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  • Stuart Jeffery

Common(wealth) Knowledge #30: Constitutional issues in the New Year

The major issues we'll be seeing in 2023.

2022 has been a big year for Common(wealth) Knowledge. Since the series’ start on 9 July, we have explored many important issues over 29 articles this year. These include the secret ministries of Scott Morrison, Labor Ministers not declaring their financial interests, a controversial High Court decision in Garlett v Western Australia [2022] that this author has very strong feelings about, Sino-Australian relations, and the implied freedom of political communication. So now, as the year comes to a close, let's look forward at some of big issues that will, or at least may, show up in 2023.


Straight off the bat is the Indigenous Voice to Parliament. With a referendum on this proposal likely to be held in Spring 2023, the Voice will dominate constitutional discussions well into the second half of the year. Given that the Commonwealth government currently plans to pass more detailed legislation to establish the Voice after the referendum, that discussion will continue until at least the end of the year.


The conversations about the Voice raise a second constitutional issue, the implied freedom of political communication. It was already likely that a couple of cases involving this subject would arise early next year, prior to the New South Wales election in March, as electoral laws are often subject to challenge in the lead up to the election. We have already seen two such cases, Badger v Bayside City Council [2022] and Ruddick v Commonwealth [2022]. this year, covered in Common(wealth) Knowledge #21 and Common(wealth) Knowledge #29, respectively. The former challenged Victorian legislation, while the latter involved Commonwealth laws. However, the Voice will take this up a notch, with likely challenges to laws regulating how the ‘Yes’ and ‘No’ campaigns can operate, including fundraising and donation limits. The government is also considering amending the Commonwealth Electoral Act 1918 (Cth) to remove the requirement to send a pamphlet to all voters outlining the two sides of the argument. This may be challenged too.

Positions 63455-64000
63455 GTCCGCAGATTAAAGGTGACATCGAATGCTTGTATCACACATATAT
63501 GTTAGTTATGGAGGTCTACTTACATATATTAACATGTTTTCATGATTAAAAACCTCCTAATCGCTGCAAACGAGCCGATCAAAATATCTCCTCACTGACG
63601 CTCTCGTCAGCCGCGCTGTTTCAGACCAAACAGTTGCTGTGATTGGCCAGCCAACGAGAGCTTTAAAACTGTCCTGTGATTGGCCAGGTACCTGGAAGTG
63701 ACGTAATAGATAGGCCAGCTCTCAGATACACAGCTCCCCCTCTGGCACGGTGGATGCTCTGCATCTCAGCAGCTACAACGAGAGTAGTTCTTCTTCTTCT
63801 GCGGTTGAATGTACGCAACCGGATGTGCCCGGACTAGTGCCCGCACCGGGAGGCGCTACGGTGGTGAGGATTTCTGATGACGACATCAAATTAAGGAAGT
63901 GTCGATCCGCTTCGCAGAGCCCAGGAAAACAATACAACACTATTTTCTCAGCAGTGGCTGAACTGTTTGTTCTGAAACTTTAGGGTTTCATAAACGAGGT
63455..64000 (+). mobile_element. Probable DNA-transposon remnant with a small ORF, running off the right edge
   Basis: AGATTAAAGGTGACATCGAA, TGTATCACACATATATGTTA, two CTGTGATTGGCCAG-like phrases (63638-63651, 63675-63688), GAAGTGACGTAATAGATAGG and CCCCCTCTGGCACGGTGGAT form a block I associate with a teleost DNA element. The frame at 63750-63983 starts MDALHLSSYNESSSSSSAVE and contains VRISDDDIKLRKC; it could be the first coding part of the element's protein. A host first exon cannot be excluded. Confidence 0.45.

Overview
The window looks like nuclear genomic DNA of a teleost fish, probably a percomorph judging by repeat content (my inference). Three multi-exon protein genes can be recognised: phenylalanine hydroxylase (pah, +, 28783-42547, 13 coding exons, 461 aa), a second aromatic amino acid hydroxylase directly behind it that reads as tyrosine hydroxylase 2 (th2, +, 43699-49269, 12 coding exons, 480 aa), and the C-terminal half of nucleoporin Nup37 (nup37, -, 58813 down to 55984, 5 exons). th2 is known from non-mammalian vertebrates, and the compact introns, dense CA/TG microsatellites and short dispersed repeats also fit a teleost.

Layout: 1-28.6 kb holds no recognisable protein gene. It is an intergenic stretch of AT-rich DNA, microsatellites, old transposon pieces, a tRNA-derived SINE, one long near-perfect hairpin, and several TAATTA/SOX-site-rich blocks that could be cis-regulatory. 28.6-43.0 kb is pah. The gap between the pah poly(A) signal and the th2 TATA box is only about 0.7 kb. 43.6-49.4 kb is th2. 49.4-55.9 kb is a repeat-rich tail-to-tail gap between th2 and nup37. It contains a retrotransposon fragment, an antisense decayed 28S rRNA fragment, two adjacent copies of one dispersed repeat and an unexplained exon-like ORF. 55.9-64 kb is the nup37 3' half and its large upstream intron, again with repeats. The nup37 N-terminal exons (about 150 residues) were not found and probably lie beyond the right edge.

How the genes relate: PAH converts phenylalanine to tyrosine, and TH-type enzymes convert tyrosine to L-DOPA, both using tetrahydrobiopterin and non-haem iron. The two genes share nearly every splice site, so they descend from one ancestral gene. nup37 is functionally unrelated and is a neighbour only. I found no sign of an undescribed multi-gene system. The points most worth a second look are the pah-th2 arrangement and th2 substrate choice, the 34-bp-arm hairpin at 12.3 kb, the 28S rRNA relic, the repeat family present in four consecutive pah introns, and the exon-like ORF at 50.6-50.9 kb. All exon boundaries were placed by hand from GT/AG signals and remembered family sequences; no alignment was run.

On the Parliamentary side of things, the implied freedom of political communication will show up in a way that hasn’t yet been discussed in Common(wealth) Knowledge. Greens Senator David Shoebridge has announced that he will introduce legislation to Parliament in 2023 to protect the right to protest, in light of the arrest and sentencing of climate change protestor Deanna ‘Violet’ Coco. This is based on Brown v Tasmania [2017], when the High Court struck down Tasmanian legislation that prevented anti-logging protests, after the legislation was challenged by former Greens Senator and Tasmanian resident Bob Brown. Senator Shoebridge’s proposal would cement this constitutional principle in statute, rather than relying on common law protection by the courts.


Although it is unlikely that 2023 will see much legislation involving indefinite detention, it is likely to return to the courts by 2024, and perhaps as soon as next year. The decision in Garlett affirmed existing state-level statutory schemes that allow for the indefinite detention of convicted criminals after their sentence expires if they are a threat to ‘public safety.’ It is likely that further cases will be brought to test the scope of this new decision, given that it received significant pushback from the legal community when it was handed down by the court.


Since Koowarta v Bjelke-Petersen (1982) and Commonwealth v Tasmania (1983) (‘Tasmanian Dams Case, the latter also involving Bob Brown, it has been accepted that the external affairs power of the Australian Constitution, found in Section 51(xxix), allowed for international treaties to be adopted into Australian law. This may be used in 2023 to adopt any international treaties on environmental issues, especially emissions reduction, into Australian law.


Section 51(xx) of the Constitution allows Parliament to pass laws to regulate, and with respect to, “foreign corporations.” Two events from 2022 indicate that this may be used in 2024. The first of these is Elon Musk’s takeover of Twitter, and the flow-on effects from that. The second is Barilaro v Google LLC [2022], where the Federal Court found Google liable for the defamatory remarks made by Jordan Shanks, aka FriendlyJordies, on YouTube, when Google was made aware of the remarks and did not take action. These two events suggest that 2023 may see further regulation of foreign corporations like Google, Apple, Twitter, and Meta by the Commonwealth government.


While it is impossible to predict what will happen in 2023, it is certain that at least some of these issues, especially the Voice and the implied freedom of political communication, will be major issues in 2023.


Stuart Jeffery is the host of Between Parkes Place and Capital Hill on 6 News. His views on personal social media pages are his & his only, and do not reflect the views of 6 News or our journalists. He abides by 6 News' editorial standards relating to fairness & accuracy.


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Sources:

Badger v Bayside City Council [2022] VSC 140.

Barilaro v Google LLC [2022] FCA 650.

Brown v Tasmania [2017] HCA 43.

Commonwealth Electoral Act 1918 (Cth).

Commonwealth of Australia Constitution Act 1900 (Imp) 63 & 64 Vict, c 12.

Commonwealth v Tasmania (1983) 158 CLR 1; [1983] HCA 21. Garlett v Western Australia [2022] HCA 30.

Koowarta v Bjelke-Petersen (1982) 153 CLR 168; [1982] HCA 27.

Ruddick v Commonwealth [2022] HCA 9.


Elijah Granet’s ‘Better AustLII’ web extension.

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